Re: But It's Shiny!
we like doing interesting stuff
It's been a long and slippery slope.
Back in the old days there wasn't much alternative to rolling your own: Phoenix involved writing an alternative to IBM's woeful TSO and repurposing a bunch of PDP-11s as async terminal concentrators. Teaching was largely done in BCPL, which was of no specific commercial value as a skill, but the compiler writer was conveniently on hand. Other commercially niche languages that formed part of an undergraduate course included LISP and Algol 68.
There is an argument for having your researchers and students contribute to real projects with impact on real users - it can be a great teaching and learning experience - but you'd be unlikely to get research funding to support operational services and a decent developer could get significantly better paid elsewhere, so it no longer works economically. Equally, given the rate at which programming languages come and go, there isn't any reason why you might want to teach those that are currently commercially valuable - it's the principles that count - but try telling that to someone paying 9K a year for their course.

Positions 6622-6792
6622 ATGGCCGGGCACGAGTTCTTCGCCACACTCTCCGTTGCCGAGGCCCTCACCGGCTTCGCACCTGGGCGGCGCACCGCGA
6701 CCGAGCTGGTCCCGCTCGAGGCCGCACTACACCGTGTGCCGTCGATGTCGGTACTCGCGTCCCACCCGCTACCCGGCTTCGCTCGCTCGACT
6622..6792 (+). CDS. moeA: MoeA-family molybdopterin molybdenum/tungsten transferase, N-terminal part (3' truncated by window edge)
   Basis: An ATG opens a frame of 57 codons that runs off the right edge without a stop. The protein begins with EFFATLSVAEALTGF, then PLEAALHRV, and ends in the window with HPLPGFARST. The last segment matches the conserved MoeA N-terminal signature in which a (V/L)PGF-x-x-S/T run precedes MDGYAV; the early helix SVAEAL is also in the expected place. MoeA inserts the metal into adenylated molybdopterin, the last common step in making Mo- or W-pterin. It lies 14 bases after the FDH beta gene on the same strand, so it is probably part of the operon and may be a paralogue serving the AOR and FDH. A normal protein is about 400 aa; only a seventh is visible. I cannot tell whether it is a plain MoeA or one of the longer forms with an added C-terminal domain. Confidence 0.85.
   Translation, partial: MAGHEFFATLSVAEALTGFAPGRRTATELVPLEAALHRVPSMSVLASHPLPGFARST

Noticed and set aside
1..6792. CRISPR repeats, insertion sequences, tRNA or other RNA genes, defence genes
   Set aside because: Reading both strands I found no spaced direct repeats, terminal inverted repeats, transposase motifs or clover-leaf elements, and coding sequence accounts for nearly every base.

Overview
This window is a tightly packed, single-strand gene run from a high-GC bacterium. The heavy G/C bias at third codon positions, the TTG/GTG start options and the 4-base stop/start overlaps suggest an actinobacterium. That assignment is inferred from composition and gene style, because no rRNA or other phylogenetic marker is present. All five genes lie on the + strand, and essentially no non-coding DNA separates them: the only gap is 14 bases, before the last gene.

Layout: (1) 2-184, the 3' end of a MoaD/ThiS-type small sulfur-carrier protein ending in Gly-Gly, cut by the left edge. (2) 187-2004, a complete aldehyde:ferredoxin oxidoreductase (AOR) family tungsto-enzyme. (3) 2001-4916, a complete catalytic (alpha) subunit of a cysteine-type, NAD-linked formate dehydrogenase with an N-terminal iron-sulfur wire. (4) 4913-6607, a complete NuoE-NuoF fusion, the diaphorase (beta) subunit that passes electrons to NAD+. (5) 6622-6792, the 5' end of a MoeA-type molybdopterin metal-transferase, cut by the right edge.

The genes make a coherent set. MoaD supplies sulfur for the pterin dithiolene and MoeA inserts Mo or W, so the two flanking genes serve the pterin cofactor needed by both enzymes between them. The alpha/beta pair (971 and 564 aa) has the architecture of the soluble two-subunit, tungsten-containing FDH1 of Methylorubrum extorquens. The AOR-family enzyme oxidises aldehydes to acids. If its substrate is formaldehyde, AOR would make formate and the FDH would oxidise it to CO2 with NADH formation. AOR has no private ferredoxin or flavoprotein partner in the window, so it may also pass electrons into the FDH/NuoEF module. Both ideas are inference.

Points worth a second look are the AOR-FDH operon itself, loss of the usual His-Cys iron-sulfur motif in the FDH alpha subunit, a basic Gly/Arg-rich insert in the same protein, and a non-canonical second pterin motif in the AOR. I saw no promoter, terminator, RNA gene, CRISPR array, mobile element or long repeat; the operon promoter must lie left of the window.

I'm sure it's a similar story with Microsoft Office - students expect to be given it "free" as part of their course - so it's made available when it would be a useful lesson for most students that other office suites are in fact available, some without cost.